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Cancer risk 'raised' by CT scan

15th December 2009

Studies have revealed that computed tomography (CT) scanners could lead to an increased risk of cancer.

mriscan

Findings from two studies carried out in the United States show that as many as one in 80 people could be at risk of developing cancer as a result of being scanned.

This makes them significantly more dangerous than previously thought.

With CT scanners producing higher radiation doses than conventional x-rays, the US scientists say the extra exposure could result in a 10-fold greater risk of cancer than is usually cited.

There is also wide variation in doses received, depending on medical conditions.

Records of 1,119 patients undergoing the 11 most common types of CT diagnostic treatment in four US institutions were analysed for the studies.

Rebecca Smith-Bindman, professor of radiology at the University of California San Francisco, led one of the research teams.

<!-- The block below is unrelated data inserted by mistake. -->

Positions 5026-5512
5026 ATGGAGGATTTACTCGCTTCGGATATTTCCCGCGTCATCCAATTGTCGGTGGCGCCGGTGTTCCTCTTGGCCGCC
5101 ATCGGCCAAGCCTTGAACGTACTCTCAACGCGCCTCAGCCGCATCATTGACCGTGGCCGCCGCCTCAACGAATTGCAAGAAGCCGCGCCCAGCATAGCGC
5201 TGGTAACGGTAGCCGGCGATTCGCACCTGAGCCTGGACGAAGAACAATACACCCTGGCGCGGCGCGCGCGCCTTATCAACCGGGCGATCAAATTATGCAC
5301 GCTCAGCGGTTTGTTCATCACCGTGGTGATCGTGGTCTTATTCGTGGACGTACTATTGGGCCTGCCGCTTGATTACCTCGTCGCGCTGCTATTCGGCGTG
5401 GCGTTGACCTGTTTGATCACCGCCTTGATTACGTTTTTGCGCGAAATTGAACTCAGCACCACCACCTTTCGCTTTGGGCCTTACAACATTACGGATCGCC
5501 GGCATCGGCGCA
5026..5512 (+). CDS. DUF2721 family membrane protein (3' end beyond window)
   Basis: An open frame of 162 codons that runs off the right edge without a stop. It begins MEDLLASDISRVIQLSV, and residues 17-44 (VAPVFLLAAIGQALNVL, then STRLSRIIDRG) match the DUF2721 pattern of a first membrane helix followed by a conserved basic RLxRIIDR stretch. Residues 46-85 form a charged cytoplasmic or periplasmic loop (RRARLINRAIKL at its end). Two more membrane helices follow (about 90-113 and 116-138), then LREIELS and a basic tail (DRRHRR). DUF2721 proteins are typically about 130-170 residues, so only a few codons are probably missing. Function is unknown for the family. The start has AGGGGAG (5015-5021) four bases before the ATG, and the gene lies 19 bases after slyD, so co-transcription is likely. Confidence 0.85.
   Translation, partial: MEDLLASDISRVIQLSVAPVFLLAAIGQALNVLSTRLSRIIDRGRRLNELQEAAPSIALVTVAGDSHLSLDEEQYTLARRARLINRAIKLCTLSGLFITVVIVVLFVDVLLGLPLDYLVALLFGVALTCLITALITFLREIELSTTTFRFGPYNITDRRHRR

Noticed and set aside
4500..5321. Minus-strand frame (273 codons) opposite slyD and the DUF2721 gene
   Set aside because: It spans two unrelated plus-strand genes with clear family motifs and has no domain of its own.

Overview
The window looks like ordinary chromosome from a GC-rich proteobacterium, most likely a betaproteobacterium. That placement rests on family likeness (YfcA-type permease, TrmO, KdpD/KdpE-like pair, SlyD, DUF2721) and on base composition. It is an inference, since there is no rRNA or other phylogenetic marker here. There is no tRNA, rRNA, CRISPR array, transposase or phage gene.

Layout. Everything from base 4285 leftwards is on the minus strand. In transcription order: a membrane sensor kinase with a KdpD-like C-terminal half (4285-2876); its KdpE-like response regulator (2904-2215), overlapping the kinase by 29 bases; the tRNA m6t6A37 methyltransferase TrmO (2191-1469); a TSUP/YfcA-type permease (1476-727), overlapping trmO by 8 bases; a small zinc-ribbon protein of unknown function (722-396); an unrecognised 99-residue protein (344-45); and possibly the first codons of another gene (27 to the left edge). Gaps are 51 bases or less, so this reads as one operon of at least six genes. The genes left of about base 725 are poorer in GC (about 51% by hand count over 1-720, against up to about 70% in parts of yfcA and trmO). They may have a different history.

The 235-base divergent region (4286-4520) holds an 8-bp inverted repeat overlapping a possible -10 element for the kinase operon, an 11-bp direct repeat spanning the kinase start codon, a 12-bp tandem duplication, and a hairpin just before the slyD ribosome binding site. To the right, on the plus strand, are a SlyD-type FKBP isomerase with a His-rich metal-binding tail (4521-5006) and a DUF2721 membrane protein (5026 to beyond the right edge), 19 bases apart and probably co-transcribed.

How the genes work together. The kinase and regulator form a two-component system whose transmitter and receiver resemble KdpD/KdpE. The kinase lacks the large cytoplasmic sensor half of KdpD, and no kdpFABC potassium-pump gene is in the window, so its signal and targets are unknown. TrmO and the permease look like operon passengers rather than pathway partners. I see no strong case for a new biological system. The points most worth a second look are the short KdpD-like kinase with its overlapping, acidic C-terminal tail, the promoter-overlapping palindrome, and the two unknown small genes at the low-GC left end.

She said: “The risk associated with obtaining a CT is routinely quoted as around one in 1,000 patients who undergo CT will get cancer.

“In our study, the risk of getting cancer in certain groups of patients for certain kinds of scans was as high as one in 80.

“In day-to-day clinical practice, we found significant variation in the radiation doses for the same type of computed-tomography procedures within institutions and across institutions.

"Our results highlight the need for greater standardisation because this is a medical safety issue.”

The Health Protection Agency in the UK said that it was surprised by the findings, which have been published in the Archives of Internal Medicine.

 

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Comments

gareth Bold

Saturday 19th December 2009 @ 16:06

the data on vitamin D deficiency as cause of cancer is now very convincing. Take a look a www.vitaminD3world.com for some excellent summaries of the data. The site also offers a very neat micro tablet version of vitamin D


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